Clyburn emphasizes that there is currently no regulation of how broadband providers handle Internet traffic.

“As of January, we have no rules to prevent discrimination or blocking,” she says.

Who is Tom Wheeler?

10:40 a.m. ET / May 15, 2015 / Jason Abbruzzese

(AP Photo/Susan Walsh)
Wheeler is a veteran of the cable and telecommunications industry and a former lobbyist for the National Cable Television Association.
President Barack Obama appointed Wheeler in late 2013. He was unanimously confirmed by the Senate.
His long career in the communications industry had been seen as a strength by some, but has been pointed to by net neutrality advocates that believe he is still overly sympathetic to the broadband companies.
Wheeler has recently sought to ally fears that the newly proposed rules undermine the open Internet. He has written blog posts, given speeches and even gone out to meet net neutrality activists.

The current scene

10:29 a.m. ET / May 15, 2015 / Jason Abbruzzese

Image: Jason Abbruzzese, Mashable 
The room is filling up with minutes to go before the hearing begins. The media section is mostly filled , cameras are set up and the public is slowly filling the seats. It’s not a big room, with maybe around 150 seats.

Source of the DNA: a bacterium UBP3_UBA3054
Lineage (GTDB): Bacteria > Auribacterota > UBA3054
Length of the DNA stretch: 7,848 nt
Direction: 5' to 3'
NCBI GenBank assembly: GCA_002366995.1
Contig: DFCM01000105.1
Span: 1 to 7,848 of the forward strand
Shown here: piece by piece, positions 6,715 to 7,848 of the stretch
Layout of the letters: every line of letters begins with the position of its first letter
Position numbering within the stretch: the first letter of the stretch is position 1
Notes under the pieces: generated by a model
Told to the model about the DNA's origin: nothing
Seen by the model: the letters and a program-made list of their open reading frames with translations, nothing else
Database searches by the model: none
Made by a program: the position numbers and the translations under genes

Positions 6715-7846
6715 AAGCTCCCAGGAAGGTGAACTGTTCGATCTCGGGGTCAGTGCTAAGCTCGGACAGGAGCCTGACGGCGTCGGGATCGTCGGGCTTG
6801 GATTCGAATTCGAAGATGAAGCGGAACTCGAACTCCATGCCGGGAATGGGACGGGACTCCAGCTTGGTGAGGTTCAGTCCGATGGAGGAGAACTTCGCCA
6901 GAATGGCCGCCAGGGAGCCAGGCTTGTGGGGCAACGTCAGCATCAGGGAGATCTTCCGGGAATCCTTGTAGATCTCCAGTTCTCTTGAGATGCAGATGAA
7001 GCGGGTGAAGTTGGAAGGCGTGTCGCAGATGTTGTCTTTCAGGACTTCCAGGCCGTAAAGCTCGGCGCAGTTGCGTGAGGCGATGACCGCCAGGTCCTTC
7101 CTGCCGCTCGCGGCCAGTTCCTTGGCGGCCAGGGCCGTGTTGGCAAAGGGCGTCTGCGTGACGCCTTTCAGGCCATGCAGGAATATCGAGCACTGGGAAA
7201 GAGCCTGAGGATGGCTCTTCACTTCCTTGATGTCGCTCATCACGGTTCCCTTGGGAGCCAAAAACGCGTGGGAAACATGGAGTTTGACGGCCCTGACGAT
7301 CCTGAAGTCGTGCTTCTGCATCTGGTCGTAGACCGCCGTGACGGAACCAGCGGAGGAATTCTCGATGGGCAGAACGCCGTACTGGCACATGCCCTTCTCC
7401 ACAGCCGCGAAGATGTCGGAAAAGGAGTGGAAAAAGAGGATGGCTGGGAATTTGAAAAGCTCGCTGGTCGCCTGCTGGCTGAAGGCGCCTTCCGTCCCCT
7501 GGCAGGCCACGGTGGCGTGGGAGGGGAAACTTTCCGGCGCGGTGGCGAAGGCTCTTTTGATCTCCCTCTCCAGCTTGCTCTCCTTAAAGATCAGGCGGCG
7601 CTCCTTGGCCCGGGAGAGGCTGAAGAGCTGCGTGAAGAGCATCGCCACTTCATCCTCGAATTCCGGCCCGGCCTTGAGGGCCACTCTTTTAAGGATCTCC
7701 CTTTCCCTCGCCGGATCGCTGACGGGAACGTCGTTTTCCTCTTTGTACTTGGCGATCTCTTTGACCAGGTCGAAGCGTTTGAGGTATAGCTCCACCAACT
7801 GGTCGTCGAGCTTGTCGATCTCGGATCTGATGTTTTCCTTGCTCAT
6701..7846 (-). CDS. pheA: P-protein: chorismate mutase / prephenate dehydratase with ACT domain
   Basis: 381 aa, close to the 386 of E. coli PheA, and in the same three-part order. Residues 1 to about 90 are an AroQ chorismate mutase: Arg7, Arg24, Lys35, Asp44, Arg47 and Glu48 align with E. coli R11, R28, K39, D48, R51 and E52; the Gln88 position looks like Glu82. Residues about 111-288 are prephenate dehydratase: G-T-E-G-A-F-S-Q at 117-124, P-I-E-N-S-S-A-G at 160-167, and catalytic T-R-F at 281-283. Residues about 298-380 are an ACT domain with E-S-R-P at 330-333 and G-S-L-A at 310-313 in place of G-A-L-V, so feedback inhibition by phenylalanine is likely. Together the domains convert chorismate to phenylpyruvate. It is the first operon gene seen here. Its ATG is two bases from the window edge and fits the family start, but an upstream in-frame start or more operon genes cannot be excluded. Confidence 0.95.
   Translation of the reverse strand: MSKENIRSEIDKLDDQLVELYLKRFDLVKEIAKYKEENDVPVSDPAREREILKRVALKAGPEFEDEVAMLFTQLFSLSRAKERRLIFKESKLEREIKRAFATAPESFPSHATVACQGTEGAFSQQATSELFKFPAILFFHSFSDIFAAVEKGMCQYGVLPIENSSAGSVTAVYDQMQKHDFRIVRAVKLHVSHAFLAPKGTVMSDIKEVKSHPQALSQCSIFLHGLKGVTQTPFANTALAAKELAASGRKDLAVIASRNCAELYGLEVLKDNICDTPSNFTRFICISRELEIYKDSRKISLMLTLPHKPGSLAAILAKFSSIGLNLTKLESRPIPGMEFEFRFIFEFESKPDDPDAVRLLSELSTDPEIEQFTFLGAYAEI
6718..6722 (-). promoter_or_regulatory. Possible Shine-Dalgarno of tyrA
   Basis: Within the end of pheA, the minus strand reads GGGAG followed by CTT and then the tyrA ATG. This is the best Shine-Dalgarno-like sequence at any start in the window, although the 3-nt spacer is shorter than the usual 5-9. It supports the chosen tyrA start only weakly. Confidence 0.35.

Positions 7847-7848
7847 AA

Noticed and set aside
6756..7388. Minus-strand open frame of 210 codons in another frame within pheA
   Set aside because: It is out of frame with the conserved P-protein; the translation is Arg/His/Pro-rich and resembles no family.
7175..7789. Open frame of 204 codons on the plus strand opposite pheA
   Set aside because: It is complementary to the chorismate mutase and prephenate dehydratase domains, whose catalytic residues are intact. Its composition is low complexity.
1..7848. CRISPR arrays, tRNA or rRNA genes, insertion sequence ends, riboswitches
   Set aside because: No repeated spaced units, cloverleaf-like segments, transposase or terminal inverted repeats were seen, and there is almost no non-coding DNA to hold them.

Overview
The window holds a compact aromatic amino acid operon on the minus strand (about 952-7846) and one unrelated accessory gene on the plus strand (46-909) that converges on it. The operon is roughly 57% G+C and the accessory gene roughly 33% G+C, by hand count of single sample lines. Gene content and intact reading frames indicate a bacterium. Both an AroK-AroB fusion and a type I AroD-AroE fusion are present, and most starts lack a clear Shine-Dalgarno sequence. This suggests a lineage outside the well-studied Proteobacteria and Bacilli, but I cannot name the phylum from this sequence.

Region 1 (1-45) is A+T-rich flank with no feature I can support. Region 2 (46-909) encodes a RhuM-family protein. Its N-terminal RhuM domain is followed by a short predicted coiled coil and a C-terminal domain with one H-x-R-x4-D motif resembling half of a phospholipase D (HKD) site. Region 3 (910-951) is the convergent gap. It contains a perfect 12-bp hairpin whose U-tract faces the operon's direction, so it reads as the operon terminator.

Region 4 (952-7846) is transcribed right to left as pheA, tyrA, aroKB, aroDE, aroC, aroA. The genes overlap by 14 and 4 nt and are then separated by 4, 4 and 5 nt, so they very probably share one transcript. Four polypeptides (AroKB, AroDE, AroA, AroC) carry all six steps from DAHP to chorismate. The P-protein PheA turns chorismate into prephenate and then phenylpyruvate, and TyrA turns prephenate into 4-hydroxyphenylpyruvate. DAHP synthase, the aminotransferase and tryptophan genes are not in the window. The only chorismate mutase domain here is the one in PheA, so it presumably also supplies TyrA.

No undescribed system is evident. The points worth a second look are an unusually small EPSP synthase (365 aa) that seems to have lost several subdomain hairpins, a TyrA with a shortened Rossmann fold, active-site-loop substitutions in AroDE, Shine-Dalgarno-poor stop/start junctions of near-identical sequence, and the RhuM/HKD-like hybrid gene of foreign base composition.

Security has been asking people on their way in if they have any signs of fliers on them.Protests outside have grown both in size and decibel level.
Overheard an FCC spokesperson say that she can’t remember the last time a hearing had this much buzz. She guessed it may have been the last net neutrality hearing. Ialready see a couple of the protestors that were out front the FCC early this morning -- a couple members of Veterans for Peace.

The terms you need to know

10:08 a.m. ET / May 15, 2015 / Jason Abbruzzese

Image: Jason Abbruzzese, Mashable

For those watching online or on CSPAN a few terms to listen for:
Reclassification/Title II: This is the FCC's most aggressive move to regulate broadband providers. The FCC could vote to consider broadband a public utility, meaning it would come under a wider range of regulations. Reclassification has been championed by many net neutrality advocates.
Peering: Net neutrality only impacts traffic over the Internet. Peering is an arrangement in which a content provider makes a direct connection with an ISP, side-stepping much of the broader Internet. Peering deals are often done without the exchange of money, as they are seen as mutually beneficial. Netflix has paid Comcast and Verizon for such deals. Net neutrality laws as they previously existed did not affect these agreements.
Pay for Preference/Performance: If there is no regulation, big Internet companies like Netflix or Amazon could pay IPSs to ensure that users can access their content with great speed that other sites. Net neutrality advocates warn that these kinds of deals could lead to a fractured Internet that crowds out startups and innovation. 

What is net neutrality?

10:06 a.m. ET / May 15, 2015 / Jason Abbruzzese

Net neutrality is the concept that all Internet traffic should be treated equally.
Internet service providers (ISPs) like Comcast or Verizon control how you access websites and content. Let's use an old-school metaphor: the information superhighway.Think of ISPs as the freeway on which your content travels from a website to your home.
An Internet governed by net neutrality would bar ISPs from creating special toll lanes for fat cats. Everyone would have the same speed limit.

No comments:


© 2012 Học Để ThiBlog tài liệu